In 2020, Asha White began a series of abstract paintings called “Moody Monday.” The artworks reflected her mental health and mood as the turbulent events of the year unfolded — including the COVID-19 pandemic quarantine and a national reckoning with racial injustice. Over the course of 16 weeks, White (whose professional moniker is “Asha the Artist”) expressed feelings of depression and anxiety on the canvas. Two years later, she’s debuting an exhibit at Cincinnati Art Museum that expands on the series.
White’s exhibit takes the core of “Moody Monday” into the Cincinnati community. Titled “Mood Altering,” the exhibit includes firsthand accounts of 50 Cincinnatians who she interviewed in the Black community. Conversations explored their experiences with racism, access to mental healthcare, historical trauma and stigmas around mental health. The exhibit incorporates their accounts through photography, interview audio and abstract paintings made by White and interviewees.
White’s exhibit is part of “Truth & Inspiration, An ArtsWave Showcase,” which celebrates the work of local artists who received funding from ArtsWave’s Black and Brown Artist Program. Established in 2020, the Black and Brown Artist Program supports BIPOC artists in the Cincinnati region who reflect contemporary themes within their work. It represents the first time ArtsWave — a major funder for local arts organizations and nonprofits in the area — has invested in individual artists. In 2021, 27 artists received grants to create work that embodied the theme of truth and reconciliation.
Janice Liebenberg, Vice President of Equitable Arts Advancement at ArtsWave, says the inaugural project series provided an opportunity to “meet the moment” for artists and audiences. She says, “The projects that came out of 2021 were so thoughtful. There was truth and anger, but it was thoughtful. Some of the artists were able to convey a path towards reconciliation. It was a beautiful process.”
This year, 22 BIPOC artists received individual grants through ArtsWave’s Black and Brown Artist Program to create work that again embodies the theme of truth and reconciliation.
Says Liebenberg, “The art projects this time around are just so inspirational. It inspires you to act, to participate, to be part of the solution.”
Staying current and contemporary, White engages the topic of critical race theory in schools in “Mood Altering.” It’s a topic on the minds of communities around the U.S., including Cincinnati. In June, the Forest Hills School District in Anderson passed a “culture of kindness resolution,” which bans teachers from giving assignments that prompt students to consider their race, socioeconomic class, gender identity, religion or sexuality. Last November, voters in the Lakota Local Schools, Lebanon City Schools, and Milford school districts also elected candidates who campaigned against many of the ideas and components of critical race theory.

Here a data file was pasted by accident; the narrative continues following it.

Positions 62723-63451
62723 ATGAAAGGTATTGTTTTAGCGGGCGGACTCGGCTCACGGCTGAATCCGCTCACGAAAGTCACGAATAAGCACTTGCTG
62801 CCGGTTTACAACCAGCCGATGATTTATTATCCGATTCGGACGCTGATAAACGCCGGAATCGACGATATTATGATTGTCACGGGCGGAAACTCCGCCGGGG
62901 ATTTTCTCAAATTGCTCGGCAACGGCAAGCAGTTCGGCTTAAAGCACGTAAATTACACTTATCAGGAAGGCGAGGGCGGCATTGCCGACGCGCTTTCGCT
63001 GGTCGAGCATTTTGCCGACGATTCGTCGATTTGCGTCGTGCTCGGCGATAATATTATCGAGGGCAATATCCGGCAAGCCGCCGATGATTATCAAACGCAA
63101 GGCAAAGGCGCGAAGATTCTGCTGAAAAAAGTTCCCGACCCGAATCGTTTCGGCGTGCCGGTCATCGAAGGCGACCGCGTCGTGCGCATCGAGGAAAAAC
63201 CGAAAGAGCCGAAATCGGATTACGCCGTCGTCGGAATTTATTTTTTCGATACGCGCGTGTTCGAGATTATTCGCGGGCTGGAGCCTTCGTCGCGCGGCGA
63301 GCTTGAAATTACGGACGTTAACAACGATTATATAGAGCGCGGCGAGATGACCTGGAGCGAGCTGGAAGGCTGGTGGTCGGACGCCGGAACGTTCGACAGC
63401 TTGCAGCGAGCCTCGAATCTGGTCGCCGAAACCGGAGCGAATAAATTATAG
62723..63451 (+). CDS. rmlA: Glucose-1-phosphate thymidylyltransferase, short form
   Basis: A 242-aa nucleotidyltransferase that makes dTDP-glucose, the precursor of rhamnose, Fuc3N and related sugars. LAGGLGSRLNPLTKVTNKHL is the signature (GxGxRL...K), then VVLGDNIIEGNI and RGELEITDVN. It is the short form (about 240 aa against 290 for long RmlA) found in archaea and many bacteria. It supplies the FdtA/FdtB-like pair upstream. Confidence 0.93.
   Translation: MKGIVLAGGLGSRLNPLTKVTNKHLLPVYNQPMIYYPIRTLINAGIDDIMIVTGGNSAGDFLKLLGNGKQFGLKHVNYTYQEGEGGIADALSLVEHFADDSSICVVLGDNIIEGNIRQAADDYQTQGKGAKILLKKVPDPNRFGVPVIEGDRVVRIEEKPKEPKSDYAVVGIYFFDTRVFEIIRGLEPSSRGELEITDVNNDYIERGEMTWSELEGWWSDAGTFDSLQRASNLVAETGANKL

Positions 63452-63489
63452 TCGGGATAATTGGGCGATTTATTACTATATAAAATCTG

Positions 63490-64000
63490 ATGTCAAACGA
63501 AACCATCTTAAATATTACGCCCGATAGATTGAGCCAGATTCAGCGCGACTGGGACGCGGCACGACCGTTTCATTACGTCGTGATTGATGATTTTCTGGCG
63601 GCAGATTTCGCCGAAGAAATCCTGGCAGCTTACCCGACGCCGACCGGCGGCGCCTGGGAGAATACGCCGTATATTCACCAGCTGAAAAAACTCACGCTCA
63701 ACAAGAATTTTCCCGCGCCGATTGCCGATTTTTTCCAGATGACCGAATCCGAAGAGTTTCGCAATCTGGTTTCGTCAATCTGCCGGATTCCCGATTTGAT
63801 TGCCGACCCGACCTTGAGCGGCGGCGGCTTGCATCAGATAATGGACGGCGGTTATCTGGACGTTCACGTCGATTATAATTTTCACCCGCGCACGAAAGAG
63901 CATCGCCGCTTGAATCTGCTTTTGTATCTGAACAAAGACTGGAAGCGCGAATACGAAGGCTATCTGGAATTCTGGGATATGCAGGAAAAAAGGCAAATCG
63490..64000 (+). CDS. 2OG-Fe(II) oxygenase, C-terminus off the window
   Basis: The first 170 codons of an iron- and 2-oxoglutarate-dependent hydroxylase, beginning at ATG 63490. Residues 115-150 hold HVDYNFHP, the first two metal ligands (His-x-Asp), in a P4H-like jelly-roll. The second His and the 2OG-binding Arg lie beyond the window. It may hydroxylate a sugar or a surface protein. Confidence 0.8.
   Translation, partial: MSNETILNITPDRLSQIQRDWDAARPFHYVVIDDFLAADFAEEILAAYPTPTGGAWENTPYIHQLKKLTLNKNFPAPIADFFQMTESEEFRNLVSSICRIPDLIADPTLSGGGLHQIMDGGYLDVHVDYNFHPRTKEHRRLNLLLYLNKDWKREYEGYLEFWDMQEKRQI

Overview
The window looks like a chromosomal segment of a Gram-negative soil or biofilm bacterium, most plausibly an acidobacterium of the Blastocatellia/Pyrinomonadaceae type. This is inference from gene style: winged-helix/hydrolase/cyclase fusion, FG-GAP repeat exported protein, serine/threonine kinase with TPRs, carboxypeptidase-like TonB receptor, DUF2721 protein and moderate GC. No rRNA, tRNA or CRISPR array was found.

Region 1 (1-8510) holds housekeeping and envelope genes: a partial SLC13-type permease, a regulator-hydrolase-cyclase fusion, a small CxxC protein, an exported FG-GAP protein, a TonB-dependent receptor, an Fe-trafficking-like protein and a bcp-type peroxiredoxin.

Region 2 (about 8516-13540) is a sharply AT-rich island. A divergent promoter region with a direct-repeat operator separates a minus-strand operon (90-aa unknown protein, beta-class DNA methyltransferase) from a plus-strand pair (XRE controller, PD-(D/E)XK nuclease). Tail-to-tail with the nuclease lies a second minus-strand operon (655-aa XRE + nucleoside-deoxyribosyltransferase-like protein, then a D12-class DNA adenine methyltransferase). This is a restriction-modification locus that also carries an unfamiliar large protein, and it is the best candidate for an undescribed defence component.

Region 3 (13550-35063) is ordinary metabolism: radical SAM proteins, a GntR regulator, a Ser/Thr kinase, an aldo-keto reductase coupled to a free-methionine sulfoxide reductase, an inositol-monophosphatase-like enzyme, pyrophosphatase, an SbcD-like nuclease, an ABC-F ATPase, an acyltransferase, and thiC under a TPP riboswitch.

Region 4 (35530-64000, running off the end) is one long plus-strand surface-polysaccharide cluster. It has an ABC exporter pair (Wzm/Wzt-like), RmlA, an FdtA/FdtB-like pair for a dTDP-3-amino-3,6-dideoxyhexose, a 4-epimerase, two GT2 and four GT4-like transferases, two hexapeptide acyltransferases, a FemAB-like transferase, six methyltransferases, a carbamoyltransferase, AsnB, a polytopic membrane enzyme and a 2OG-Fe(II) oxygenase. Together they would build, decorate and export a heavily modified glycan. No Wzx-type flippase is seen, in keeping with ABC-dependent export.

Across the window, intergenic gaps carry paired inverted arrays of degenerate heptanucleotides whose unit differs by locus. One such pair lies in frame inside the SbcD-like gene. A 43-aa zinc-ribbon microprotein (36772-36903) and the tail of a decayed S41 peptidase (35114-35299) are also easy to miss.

“Here we are two years after the tragic loss of George Floyd, and not much has changed. In fact, in ways, I fear things have grown worse,” White says. “We cannot overcome racism as a country or its impact on mental health if we don’t acknowledge our dark past.”
Also part of “Truth & Inspiration, An ArtsWave Showcase” is Kailah Ware’s “Story Share.” Like White, Ware’s exhibit focuses on the importance of personal stories and experiences, especially within the Black community. The exhibit features an interactive video booth in which people are invited to both hear and tell their stories about social justice.
“We really hope for it to be an intimate experience with the user being able to grab more authentic stories so that people can have their time alone and share on different topics,” says Ware.
Most specifically, Ware’s “Story Share” focuses on the topics of prison reform and the impacts that over-policing makes on communities. It considers the way families are influenced by over-policing, reveals the disproportionate statistics of inmates who are imprisoned on death row, and explores how the school-to-prison pipeline affects social interactions, emotional awareness, and educational potential for Black children. It also questions how and why Black children, in school, are not widely taught about their heritage in a way that elicits pride. One of the prompts in the video booth asks, “If you can imagine a world, what does that world look like when we actually experience justice?”
Ware says “Story Share” is a component of a short documentary film in the works, which more closely hones in on prison reform and over-policing. People will be able to preview a trailer at the showcase, and responses from the video booth will be incorporated into the final documentary.
“Mood Altering” will be open at Cincinnati Art Museum from July 15 to Aug. 14, and viewers will be able to access the exhibit virtually at ashatheartist.com. “Story Share” will be on display at Cincinnati Art Museum on July 16. The complete “Truth & Inspiration, An ArtsWave Showcase” exhibition, which includes seven more works by local artists, is open to the public from July 14 to Aug. 14 at Cincinnati Art Museum. Admission is free. More info: cincinnatiartmuseum.org.
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